In addition to all that, I’m trying to find a saddle that fits him, because I can’t help but think it’s all somewhat related.  My saddle, which is a Wide tree that I bought for my draft cross, leaves dents in his back where the panels are, which seems to me to be a very bad thing (he’s gained a fair amount of weight- it used to be too wide for him!).  So last night I experimented with other peoples’ saddles, trying to find something that might work.

The one that seemed the most promising, a Berney Bros. jumping saddle, turned out to not work so well in practice.  On the ground, it seemed it had the best amount of freedom over the shoulder of the saddles I tried, so I girthed up and gave it a go.  Klondike made clear very early that he was not pleased with it, shaking his head and neck and lurching/jumping around a lot.  I had to canter him in circles and really make him work to get him to settle down, but he was never really happy, even when he stopped acting out (and as always, Klondike’s “acting out” is about as unthreatening as it gets, heh).  For some reason the saddle didn’t work for me either, and I have bruises today on the insides of my thighs (one would hope that if one had bruises there, it would be from something more fun), so I understand his response to it.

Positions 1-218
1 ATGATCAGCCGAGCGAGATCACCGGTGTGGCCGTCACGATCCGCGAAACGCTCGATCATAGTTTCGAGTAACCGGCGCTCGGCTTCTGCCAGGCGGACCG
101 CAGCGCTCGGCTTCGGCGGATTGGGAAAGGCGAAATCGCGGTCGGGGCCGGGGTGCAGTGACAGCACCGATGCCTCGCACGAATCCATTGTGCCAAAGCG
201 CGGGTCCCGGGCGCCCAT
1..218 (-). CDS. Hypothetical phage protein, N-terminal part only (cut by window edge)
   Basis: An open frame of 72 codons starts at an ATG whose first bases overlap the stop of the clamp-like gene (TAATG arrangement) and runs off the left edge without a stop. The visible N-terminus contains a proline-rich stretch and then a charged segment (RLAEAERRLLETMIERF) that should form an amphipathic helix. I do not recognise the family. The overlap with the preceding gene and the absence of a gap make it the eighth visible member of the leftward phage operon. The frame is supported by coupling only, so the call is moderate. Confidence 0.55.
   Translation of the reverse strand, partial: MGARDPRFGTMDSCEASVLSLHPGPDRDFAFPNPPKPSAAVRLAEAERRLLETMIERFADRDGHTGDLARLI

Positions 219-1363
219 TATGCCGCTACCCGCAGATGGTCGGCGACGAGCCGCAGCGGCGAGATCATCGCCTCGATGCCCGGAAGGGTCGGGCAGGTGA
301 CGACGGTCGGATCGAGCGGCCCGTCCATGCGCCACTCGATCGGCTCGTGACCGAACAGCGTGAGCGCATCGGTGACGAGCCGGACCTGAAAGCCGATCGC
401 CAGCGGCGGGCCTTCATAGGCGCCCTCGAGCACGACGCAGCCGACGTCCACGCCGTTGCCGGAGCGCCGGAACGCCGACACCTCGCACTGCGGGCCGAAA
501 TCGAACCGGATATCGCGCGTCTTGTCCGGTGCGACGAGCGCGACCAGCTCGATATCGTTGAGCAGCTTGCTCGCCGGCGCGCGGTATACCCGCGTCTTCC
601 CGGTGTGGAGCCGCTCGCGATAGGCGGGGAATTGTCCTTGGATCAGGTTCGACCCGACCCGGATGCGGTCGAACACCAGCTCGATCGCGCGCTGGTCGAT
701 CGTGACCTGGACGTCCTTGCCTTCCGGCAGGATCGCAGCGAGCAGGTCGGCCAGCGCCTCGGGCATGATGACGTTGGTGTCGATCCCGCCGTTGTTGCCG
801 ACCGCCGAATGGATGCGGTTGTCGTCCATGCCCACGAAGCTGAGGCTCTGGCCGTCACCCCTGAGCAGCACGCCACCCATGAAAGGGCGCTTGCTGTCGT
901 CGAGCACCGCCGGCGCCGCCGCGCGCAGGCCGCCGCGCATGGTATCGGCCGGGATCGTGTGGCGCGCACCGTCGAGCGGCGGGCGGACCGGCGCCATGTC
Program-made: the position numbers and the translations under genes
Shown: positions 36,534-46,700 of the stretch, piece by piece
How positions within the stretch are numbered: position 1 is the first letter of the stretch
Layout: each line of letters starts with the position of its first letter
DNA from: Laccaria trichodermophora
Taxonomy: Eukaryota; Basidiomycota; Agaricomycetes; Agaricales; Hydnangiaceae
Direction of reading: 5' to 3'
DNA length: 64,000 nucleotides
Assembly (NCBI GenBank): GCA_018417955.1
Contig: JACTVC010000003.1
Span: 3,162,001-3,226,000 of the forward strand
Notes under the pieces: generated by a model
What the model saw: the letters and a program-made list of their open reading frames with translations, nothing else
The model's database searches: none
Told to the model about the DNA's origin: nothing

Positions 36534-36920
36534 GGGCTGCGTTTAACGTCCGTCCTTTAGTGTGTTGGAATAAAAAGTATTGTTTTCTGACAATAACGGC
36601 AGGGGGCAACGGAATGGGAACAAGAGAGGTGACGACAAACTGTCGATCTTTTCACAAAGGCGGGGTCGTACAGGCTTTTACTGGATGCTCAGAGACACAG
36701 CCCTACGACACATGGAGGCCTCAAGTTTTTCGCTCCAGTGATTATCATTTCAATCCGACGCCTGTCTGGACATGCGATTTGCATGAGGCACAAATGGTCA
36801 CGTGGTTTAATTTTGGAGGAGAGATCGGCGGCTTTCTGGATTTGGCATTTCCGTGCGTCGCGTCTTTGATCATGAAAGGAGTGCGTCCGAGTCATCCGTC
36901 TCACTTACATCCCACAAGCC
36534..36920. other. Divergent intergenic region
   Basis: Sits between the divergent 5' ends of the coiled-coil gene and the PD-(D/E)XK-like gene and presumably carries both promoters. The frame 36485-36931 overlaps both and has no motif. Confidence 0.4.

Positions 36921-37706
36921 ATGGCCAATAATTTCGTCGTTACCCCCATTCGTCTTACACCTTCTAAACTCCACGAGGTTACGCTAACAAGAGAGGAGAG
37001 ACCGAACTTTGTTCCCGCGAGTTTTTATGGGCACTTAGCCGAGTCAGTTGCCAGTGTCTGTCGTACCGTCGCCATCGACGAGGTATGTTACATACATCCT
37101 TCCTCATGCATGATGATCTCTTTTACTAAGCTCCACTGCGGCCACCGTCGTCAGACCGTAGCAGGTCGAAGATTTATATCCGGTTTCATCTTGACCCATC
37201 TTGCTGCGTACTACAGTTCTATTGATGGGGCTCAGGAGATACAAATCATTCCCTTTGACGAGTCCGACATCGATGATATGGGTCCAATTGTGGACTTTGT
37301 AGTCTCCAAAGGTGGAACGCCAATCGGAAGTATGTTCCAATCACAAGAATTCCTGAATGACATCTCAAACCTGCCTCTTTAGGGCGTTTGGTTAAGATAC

When I untacked, I found the saddle had left some dry patches on either side of his withers, and since the rest of him was drenched in sweat, I’m assuming that’s a pressure mark.  I think the forward cut of that saddle was interfering with his shoulders, as well.

I’m not sure what to try next- maybe the one used for the other draft cross at the barn, who is wider than mine 🙂  I may also check the tack shop for a used cheapo thing that might fit him better.  If you’d told me at the beginning of all this that I’d be looking for a super-wide saddle for the ex-racehorses, I might have laughed – aren’t they supposed to be narrow with shark-fin withers?


June 3, 2009 at 7:32 am 1 comment